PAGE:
Book cover - Anatomy of a Fundraising Appeal Letter

NEW Feature: Fundraising Do’s and Don’ts — Spring Email Appeal

I’m offering a new feature of “Do’s vs. Don’ts.” I’ll run it occasionally, as ‘teaching opportunities’ arise. Please let me know if you find it useful!

Okay, let’s begin with today’s timely spring email example.  Do you think it’s a “Do” or a “Don’t?”

What’s wrong/right with this picture? **

EmailNO_StVincentDePaulSF

I’ll tell you my own thoughts in a moment.  But first…

Think it through yourself because you’ll likely get more out of this if you do.

Seriously, I mean it.  We learn best by doing.

Take five minutes and jot down your answers to the following questions on a piece of paper or your screen.

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Ask sign

How to Choose the Most Effective Fundraising ‘Ask’ Words

Words matter.

You know this when it comes to your personal life (surely you can hear your Mama’s voice in your ear). You certainly know this when it comes to political correctness (surely you know the words to avoid, at all costs). You even know this when it comes to your professional life (surely you take pains to avoid certain acronyms and jargon).

Well… guess what?

Words matter when it comes to fundraising too!

When asking people for a charitable gift, choose your words with care.

Which Fundraising Ask Word Works Best?

Here are some common ‘ask’ words:

  • Give
  • Donate
  • Contribute
  • Provide
  • Invest
  • Pitch in
  • Chip in
  • Participate
  • Join
  • Bestow
  • Bequeath
  • Leave a legacy

I have strong favorites, as you may be able to infer from the words I’ve boldfaced.

Let me tell you why.

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9 relatable reasons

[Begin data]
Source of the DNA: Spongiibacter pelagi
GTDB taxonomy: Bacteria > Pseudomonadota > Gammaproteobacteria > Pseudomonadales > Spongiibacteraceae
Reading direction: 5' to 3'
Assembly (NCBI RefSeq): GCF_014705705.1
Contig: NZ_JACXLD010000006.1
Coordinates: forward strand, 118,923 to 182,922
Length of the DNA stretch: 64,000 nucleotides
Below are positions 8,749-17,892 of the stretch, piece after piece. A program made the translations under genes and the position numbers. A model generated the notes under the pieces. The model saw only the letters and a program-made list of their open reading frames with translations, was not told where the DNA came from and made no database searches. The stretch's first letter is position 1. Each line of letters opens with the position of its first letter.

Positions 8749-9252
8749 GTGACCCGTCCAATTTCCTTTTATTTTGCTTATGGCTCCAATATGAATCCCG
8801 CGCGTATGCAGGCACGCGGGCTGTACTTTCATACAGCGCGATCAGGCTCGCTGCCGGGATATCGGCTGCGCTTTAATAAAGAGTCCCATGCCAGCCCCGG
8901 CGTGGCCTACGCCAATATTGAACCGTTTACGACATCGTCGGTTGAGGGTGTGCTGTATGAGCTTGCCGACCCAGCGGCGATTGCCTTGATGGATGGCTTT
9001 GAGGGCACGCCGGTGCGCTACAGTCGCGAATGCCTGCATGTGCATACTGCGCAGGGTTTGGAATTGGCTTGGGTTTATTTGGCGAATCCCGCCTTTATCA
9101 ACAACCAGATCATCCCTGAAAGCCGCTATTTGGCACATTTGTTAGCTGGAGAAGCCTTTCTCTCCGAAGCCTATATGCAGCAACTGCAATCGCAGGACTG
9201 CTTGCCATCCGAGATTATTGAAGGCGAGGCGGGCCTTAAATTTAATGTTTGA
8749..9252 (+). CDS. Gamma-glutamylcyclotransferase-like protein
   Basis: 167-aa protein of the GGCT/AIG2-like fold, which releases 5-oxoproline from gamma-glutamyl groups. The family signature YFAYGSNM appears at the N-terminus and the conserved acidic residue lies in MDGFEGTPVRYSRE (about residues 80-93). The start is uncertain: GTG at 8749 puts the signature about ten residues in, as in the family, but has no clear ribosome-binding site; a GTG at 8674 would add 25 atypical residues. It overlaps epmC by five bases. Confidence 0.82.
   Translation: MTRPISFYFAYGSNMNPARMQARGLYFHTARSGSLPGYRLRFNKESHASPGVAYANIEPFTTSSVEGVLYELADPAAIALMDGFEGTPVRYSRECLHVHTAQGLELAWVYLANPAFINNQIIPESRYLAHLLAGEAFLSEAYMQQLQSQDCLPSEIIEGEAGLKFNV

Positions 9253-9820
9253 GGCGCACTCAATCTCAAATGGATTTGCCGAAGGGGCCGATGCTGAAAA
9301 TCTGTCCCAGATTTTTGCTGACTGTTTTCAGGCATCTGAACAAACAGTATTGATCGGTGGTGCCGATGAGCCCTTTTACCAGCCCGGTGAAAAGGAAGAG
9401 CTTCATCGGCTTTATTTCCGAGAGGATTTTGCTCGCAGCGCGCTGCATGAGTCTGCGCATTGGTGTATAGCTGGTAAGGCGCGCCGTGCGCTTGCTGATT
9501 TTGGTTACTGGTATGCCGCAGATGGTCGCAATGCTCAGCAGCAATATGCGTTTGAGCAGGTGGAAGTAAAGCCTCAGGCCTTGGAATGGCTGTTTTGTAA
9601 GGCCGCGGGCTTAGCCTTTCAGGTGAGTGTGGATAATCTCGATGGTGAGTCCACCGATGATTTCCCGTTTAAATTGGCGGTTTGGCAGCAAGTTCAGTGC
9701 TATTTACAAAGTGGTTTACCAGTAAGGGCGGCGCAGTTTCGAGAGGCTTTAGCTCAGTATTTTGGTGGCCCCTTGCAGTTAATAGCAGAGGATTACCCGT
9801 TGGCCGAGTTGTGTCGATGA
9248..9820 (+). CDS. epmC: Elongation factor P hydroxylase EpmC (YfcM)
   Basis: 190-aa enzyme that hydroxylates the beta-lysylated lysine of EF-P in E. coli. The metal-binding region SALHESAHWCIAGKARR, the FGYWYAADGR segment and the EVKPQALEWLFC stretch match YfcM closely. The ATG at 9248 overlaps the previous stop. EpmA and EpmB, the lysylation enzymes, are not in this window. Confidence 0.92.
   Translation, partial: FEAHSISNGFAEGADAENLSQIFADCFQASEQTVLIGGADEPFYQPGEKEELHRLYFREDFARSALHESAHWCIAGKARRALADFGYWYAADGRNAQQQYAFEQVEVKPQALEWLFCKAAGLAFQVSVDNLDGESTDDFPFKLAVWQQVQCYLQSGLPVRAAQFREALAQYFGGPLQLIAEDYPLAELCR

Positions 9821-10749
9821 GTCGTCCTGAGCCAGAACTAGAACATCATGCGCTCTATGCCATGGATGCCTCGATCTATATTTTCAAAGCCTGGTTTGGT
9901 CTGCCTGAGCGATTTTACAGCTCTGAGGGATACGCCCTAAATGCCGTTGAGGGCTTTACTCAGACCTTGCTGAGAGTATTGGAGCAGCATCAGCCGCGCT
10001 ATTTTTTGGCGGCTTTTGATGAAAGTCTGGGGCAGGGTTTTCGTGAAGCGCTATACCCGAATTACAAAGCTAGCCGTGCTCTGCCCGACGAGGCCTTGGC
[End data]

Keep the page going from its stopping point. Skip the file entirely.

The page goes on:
9 Strategies to Make Your Nonprofit Fundraising Appeal Relatable

9 relatable reasonsThe inimitable Seth Godin recently posted some wisdom I want to share, because it applies directly to how you must ‘sell’ your nonprofit if you hope to inspire folks to join with you to solve the problems you address.

As is always the case with Godin, it is succinct. It’s also both common-sense and deeply insightful — critically so — when you take a moment to dig in a little. It relates to one of the most critical elements of any fundraising appeal:

The problem.

You see, folks won’t give to you simply because you exist.  Or because you’re nonprofit. Or because you’re ‘do-gooders.’

They won’t even give to you because you claim you’re addressing important issues or resolving a significant problem.

It takes more than that to capture people’s imaginations and inspire philanthropy.

The problem has to be vital, and the solving of it relevant, to them.

There are at least nine different ways in which a problem will capture a donor’s attention.

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Meeting over coffee

BIG Tips to Raise BIG Money for Your BIG Mission

If I had to tell you what you need to do to succeed with major gift fundraising in one sentence it would be this:

Identify major donor prospects… qualify them so you know they want to build a deeper relationship with you… cultivate them… visit with them… listen to them… reflect back to them what you heard… ask them for something specific that resonates with their passions… steward their gift and communicate in an ongoing way to make them feel like the hero they are!

Whew – that was a mouthful!

A shorter way to say this is: Meet with donors. Listen to donors. Ask donors.

See — it’s simple!

It’s definitely not rocket science. It’s just good old hard work. Satisfying and rewarding work. And it’s a type of work anyone can learn to do. [If you want to learn, please sign up for the next Certification Course for Major Gifts Fundraisers e-course . It may be the most important investment you make all year. Just one major gift will more than cover the cost].

Over my 37 years in fundraising, 30 of them working in the trenches as a director of development for organizations with budgets ranging from $1 – $40 million, I have asked for a lot of major gifts.  I know what works, and what doesn’t work. Today I want to give you: